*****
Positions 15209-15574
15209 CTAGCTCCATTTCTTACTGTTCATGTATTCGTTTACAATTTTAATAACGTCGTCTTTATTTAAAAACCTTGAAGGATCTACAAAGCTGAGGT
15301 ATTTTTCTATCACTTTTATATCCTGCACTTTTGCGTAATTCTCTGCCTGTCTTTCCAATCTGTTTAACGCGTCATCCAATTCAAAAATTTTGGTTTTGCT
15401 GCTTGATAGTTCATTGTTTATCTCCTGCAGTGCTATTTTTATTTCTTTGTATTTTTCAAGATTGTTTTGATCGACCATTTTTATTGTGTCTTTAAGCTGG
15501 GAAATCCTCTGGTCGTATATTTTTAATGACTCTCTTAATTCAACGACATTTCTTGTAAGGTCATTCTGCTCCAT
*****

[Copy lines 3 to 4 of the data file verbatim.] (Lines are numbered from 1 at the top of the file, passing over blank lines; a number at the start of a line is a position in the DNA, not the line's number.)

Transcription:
15301 ATTTTTCTATCACTTTTATATCCTGCACTTTTGCGTAATTCTCTGCCTGTCTTTCCAATCTGTTTAACGCGTCATCCAATTCAAAAATTTTGGTTTTGCT
15401 GCTTGATAGTTCATTGTTTATCTCCTGCAGTGCTATTTTTATTTCTTTGTATTTTTCAAGATTGTTTTGATCGACCATTTTTATTGTGTCTTTAAGCTGG